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1 localhost commented Permalink

1. a2. a3. local what?

2 localhost commented Trackback

I know there's been some other feedback that says "Prompt me" for item one, but I'm really not so sure. Given that the issue isn't that you're unsubscribing to the feed as a whole. You're just unsubscribing from the OFFLINE portion of it. Which means you still want to see it when you're online.

I can't think of a scenario where Samantha would be thinking "I don't want any NEW content from this feed to be available on my Blackberry, but I still want it on my desktop, and I still want the OLD stuff on my Blackberry."
That doesn't make any sense. So answer a.
What DOES make sense is the idea of subscribing to a feed, getting it in offline mode, then saying "No more new stuff but keep what I've already got." So I would say you need to prompt if the ENTIRE FEED is removed.
Does that make sense?
For item 2, is it your intent to have a different experience if the user is subscribing to an internal co-worker's calendar versus, say, a Google calendar? It sounds like you're saying "you would get the full details from the Google calendar offline, but only partial details for Ida's calendar offline." If you're saying that, then the question is faulty. The user experience has to be identical. (maybe that's a. I'm not entirely sure.)
For question 3, absolutely not. She wouldn't understand it, and she shouldn't be expected to understand it. Creating local replicas is "complicated computer stuff." So if it has to be done, it should be completely transparent to her.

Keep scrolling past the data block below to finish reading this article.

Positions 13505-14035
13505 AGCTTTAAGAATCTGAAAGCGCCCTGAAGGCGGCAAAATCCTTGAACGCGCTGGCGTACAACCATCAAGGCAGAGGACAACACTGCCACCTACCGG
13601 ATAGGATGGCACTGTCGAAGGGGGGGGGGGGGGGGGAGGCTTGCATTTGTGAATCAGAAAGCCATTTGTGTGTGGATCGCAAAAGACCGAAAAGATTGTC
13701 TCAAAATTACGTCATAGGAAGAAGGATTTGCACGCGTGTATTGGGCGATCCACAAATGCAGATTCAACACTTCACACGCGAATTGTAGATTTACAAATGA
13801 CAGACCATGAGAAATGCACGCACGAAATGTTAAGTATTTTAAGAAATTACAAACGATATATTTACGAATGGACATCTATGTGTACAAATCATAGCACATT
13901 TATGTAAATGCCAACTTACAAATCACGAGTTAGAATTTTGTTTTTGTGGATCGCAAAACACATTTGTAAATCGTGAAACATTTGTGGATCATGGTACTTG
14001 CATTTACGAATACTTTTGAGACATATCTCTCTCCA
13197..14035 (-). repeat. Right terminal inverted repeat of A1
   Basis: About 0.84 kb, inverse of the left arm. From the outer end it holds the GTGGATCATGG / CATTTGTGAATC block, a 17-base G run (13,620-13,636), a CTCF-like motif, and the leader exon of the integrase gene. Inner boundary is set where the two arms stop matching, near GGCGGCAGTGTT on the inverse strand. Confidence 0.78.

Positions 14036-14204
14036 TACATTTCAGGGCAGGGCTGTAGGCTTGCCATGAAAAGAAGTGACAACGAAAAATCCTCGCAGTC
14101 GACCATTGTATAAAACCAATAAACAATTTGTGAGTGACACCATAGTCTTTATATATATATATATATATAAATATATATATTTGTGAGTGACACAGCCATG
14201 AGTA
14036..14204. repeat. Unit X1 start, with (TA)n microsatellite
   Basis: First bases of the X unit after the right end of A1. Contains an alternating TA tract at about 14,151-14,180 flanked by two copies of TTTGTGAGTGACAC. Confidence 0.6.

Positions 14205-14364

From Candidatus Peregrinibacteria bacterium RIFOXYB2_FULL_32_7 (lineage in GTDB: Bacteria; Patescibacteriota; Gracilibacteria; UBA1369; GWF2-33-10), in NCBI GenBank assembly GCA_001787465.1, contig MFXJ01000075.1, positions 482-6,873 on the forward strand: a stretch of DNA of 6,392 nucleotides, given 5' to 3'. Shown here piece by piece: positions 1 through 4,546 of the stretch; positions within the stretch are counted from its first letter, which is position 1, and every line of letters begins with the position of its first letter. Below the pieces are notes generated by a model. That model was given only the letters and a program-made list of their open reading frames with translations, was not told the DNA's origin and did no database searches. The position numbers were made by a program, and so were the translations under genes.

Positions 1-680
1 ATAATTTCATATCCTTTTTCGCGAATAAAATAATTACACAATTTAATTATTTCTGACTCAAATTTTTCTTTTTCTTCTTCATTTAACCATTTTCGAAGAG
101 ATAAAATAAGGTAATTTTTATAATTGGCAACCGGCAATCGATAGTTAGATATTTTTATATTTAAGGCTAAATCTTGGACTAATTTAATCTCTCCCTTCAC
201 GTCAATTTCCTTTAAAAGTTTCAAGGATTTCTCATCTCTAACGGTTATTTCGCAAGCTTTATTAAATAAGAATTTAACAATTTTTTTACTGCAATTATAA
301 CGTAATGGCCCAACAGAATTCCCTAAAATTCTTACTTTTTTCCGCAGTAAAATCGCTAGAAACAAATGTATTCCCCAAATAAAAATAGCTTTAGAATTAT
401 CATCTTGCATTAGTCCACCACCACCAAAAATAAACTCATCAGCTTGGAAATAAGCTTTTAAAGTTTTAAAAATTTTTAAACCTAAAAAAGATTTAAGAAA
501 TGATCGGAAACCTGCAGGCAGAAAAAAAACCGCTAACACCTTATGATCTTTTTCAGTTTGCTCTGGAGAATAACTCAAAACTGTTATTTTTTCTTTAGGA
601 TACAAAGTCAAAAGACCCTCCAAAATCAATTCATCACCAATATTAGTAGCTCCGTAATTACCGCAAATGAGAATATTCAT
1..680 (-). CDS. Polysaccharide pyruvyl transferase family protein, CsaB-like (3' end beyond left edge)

3 localhost commented Permalink

1. a2. a3. I don't think it would ever occur to Samantha to create a local replica to enable this. Perhaps if there was a wizard that performed walked her through it while masking the "techie stuff", it might be acceptable.

4 localhost commented Permalink

1a all or nothing. I think seeing some entries would be confusing. 2a otherwise I can see lots of calls to the help desk 'I ticked the option to view off line but all I see is empty boxes'3 She would have no idea, buts its not relevant. If she has a laptop and may sometimes work offline her admin has pushed this out via policies

5 localhost commented Permalink


With respect to 3, I doubt any admin will want to be in the business of deciding which other mail file replicas any given user needs to have. Yes they can dictate that an owner get a replica of their own mail file, but not which delegated calendars, otherwise an admin is maintaining a desktop settings document per user.

6 localhost commented Permalink

1 a. The checkbox even says so: "view offline"; when you deselect it, you don't want to see them when offline.2 a. Users won't accept anything less. It has to "just work".3: Making a replica of a mail file just to have the calendar entries is way overkill. Same answer: it has to "just work".

7 localhost commented Trackback

1a2a3 - no way, there is no reason to have another application to replicate

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